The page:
Comment Re: I'm OK without privacy. (Score 1) 83

Didn't the FBI, less than a year ago, declare that people who know, or talk about VPNS or encryption potential terrorists that should immediately be reported as such to their local law enforcement...?

No, that's complete bullshit. VPNs and encryption are perfectly legal to use and considered to be essential security tools. Especially useful if you live under a repressive anti-privacy government like the US.

Comment Re:Secret Laws and Rules are the Threat to Securit (Score 1) 264

We can NOT have freedom when we have secret laws & courts.

To make matters worse, ignorantia juris non excusat (ignorance of the law does not excuse) is a fundamental legal principle in this country. Coupled with secret laws, no one can claim with certainty that they are a law-abiding citizen. That's probably what's driving the total surveillance state - we're all criminals that just haven't realized it yet.

Comment Re: Meet the new guy (Score 1) 393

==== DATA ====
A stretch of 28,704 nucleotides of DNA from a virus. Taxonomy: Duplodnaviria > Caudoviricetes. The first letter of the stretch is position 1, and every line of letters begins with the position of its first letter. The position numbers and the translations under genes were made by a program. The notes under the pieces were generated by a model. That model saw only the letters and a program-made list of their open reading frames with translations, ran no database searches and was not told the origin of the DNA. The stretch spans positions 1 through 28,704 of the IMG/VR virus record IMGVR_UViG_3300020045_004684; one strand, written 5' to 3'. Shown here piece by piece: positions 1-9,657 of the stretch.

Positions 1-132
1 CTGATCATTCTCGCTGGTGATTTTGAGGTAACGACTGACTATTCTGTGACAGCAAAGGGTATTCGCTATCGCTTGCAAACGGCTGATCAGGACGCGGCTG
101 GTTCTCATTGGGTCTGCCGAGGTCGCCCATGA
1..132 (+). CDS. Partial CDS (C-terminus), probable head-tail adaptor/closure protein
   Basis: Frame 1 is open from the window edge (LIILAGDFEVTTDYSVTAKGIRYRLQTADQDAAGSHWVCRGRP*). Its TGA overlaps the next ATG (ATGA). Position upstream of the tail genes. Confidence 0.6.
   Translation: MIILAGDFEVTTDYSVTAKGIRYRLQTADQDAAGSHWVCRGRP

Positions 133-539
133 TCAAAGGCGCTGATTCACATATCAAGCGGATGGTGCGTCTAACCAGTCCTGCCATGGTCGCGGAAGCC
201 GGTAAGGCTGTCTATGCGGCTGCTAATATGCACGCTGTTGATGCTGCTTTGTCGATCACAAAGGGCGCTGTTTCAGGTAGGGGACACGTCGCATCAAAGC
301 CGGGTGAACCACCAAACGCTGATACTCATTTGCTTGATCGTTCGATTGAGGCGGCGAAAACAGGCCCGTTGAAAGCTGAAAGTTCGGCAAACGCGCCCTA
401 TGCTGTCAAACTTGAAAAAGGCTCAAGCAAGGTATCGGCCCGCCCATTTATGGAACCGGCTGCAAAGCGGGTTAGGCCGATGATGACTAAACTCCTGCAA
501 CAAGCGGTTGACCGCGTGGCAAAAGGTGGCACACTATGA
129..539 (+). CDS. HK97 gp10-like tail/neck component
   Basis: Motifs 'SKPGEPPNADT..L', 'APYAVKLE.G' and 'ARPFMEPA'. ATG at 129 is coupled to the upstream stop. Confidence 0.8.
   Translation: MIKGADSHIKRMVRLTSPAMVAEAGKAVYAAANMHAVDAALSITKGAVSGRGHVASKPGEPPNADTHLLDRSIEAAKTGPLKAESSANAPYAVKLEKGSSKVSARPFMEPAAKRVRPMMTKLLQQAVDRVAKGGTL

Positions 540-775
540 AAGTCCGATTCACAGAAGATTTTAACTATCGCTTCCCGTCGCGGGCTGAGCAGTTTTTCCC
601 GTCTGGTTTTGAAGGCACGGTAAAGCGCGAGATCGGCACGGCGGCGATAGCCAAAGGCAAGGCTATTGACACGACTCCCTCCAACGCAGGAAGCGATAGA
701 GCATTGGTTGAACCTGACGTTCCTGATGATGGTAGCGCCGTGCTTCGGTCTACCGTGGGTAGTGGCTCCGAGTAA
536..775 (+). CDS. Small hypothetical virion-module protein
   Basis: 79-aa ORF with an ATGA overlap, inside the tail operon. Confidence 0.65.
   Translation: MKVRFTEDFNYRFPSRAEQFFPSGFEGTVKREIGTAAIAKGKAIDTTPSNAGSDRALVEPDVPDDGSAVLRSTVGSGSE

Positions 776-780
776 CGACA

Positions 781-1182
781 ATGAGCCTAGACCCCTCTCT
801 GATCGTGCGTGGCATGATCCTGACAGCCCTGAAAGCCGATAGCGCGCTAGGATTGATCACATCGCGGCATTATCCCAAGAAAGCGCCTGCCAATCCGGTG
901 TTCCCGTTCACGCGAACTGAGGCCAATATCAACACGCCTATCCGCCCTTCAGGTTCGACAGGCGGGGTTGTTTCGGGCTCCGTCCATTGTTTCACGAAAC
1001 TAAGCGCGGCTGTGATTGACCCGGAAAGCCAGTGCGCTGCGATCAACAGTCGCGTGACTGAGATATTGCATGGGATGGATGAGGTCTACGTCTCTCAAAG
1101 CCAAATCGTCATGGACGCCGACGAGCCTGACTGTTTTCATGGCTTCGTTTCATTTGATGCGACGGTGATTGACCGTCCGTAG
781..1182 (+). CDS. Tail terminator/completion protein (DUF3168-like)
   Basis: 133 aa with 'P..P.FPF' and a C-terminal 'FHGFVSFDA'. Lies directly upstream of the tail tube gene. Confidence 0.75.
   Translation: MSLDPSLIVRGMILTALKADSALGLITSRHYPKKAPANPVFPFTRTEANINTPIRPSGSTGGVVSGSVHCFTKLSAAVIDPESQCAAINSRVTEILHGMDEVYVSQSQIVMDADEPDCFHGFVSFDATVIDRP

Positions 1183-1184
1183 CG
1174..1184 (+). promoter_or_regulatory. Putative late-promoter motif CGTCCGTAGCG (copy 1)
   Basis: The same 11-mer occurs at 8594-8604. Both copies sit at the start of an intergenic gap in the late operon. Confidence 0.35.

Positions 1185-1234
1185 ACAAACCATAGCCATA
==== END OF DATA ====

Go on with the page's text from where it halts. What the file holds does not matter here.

Because voting is a right reserved for citizens of the US and the political subdivision holding the election. Stopping people who aren't citizens from voting is a good thing for all of us.

Ahem. You have to register to vote. This already stops people show aren't citizens from voting. Let's stop all this nonsense involving made up scenarios and recognize the real reason behind voter ID laws are to keep poor and minority populations from voting for the democratic party.

The funny thing is, despite these shenanigans and the ridiculous gerrymandering and faux news shows, the GOP is destined to fail. It just a matter of time now. You cannot keep the majority of people voting against their own interests indefinitely. It's just not sustainable.

Comment Re:With those figures ? (Score 2) 131

I've been hearing criticism of the academic publishers for about 20 years by people who are directly impacted and who also have the ability to do something about it. They choose not to.

Aaron Schwartz did choose to change the system. I likely don't need to remind you how that turned out.

Comment Re: He's got company (Score 4, Insightful) 442

Trump is also the most likely of the candidates to start World War III. Big ego, a propensity for insulting others, and access to nukes is probably not a good combination to have in a leader. Just look to North Korea to see the possibilities.

Comment Re:Free alternatives? (Score 3) 90